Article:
My procedure for selecting accidents was to use the NTSB’s own aviation accident database to obtain the final report of probable cause. I selected all fatal accidents for that year by adding the key words “loss of control” in the search request. I limited my search to airplanes only and included amateur-built aircraft. I included all general aviation regulatory parts (Part 91, 135, 137, etc.).

My sample of 2015 fatal accidents yielded 56 NTSB files. Of these, 13 lacked enough data for the NTSB to determine the probable cause and/or had insufficient data for me to distinguish between a root cause involving poor risk management or lack of basic airmanship skills. One additional accident resulted from a sudden engine failure that could not be attributed to either poor risk management or lack of skill. That left 42 files with enough data for me to make a root cause determination in the manner I described in the sidebar “Root Cause Criteria” below.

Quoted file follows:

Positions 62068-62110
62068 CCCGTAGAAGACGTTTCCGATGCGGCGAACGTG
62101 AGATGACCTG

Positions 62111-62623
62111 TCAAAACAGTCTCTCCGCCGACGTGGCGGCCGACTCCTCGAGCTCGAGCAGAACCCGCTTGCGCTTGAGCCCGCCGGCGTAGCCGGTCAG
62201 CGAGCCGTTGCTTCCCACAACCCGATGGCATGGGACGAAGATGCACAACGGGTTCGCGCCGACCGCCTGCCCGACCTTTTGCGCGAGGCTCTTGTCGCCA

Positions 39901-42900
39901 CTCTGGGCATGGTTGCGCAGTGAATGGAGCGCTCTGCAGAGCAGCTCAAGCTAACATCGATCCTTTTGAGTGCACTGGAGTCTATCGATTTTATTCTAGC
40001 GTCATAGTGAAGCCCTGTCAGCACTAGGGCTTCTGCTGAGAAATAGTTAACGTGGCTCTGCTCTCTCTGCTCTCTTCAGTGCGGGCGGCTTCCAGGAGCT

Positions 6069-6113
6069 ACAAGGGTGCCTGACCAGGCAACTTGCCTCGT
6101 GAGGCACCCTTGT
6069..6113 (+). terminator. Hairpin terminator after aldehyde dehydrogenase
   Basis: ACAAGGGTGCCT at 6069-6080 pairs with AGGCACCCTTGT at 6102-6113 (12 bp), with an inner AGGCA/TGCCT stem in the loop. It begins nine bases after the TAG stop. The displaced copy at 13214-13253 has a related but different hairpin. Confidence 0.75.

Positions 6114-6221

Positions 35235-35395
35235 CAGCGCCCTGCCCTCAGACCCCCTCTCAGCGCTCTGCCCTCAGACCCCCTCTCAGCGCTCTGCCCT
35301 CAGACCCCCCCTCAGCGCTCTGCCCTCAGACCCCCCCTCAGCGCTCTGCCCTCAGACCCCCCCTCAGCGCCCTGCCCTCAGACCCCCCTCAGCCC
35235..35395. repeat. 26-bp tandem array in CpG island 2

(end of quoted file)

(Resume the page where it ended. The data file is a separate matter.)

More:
Cutting to the chase, my examination of the 42 files showed that 31 (74 percent) of the accidents could be attributed to poor risk management. Of the remaining 11 accidents, I concluded that the root cause of nine (21 percent) were due to poor “stick and rudder” skills while two (five percent) resulted from inadequate instrument-flying skills. I would also note that many of the skill accidents, as well as many of the risk management accidents, had information in the files suggesting pilot deficiencies in other single-pilot resource management (SRM) competencies, such as automation management, task and workload management, and situational awareness.